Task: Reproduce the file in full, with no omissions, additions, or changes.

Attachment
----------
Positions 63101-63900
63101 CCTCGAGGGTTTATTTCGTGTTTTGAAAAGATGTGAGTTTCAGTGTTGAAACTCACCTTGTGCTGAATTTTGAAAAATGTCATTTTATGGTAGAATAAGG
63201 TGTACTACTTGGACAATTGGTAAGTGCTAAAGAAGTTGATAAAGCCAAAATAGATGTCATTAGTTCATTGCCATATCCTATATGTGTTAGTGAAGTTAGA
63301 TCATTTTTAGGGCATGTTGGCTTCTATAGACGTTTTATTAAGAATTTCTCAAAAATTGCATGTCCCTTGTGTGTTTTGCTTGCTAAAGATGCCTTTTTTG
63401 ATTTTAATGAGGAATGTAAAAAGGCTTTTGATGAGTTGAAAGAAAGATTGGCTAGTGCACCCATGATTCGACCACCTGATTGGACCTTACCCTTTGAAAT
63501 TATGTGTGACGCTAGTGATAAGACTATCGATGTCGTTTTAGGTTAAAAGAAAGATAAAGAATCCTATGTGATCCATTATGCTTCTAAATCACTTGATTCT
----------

Positions 63101-63900
63101 CCTCGAGGGTTTATTTCGTGTTTTGAAAAGATGTGAGTTTCAGTGTTGAAACTCACCTTGTGCTGAATTTTGAAAAATGTCATTTTATGGTAGAATAAGG
63201 TGTACTACTTGGACAATTGGTAAGTGCTAAAGAAGTTGATAAAGCCAAAATAGATGTCATTAGTTCATTGCCATATCCTATATGTGTTAGTGAAGTTAGA
63301 TCATTTTTAGGGCATGTTGGCTTCTATAGACGTTTTATTAAGAATTTCTCAAAAATTGCATGTCCCTTGTGTGTTTTGCTTGCTAAAGATGCCTTTTTTG
63401 ATTTTAATGAGGAATGTAAAAAGGCTTTTGATGAGTTGAAAGAAAGATTGGCTAGTGCACCCATGATTCGACCACCTGATTGGACCTTACCCTTTGAAAT
63501 TATGTGTGACGCTAGTGATAAGACTATCGATGTCGTTTTAGGTTAAAAGAAAGATAAAGAATCCTATGTGATCCATTATGCTTCTAAATCACTTGATTCT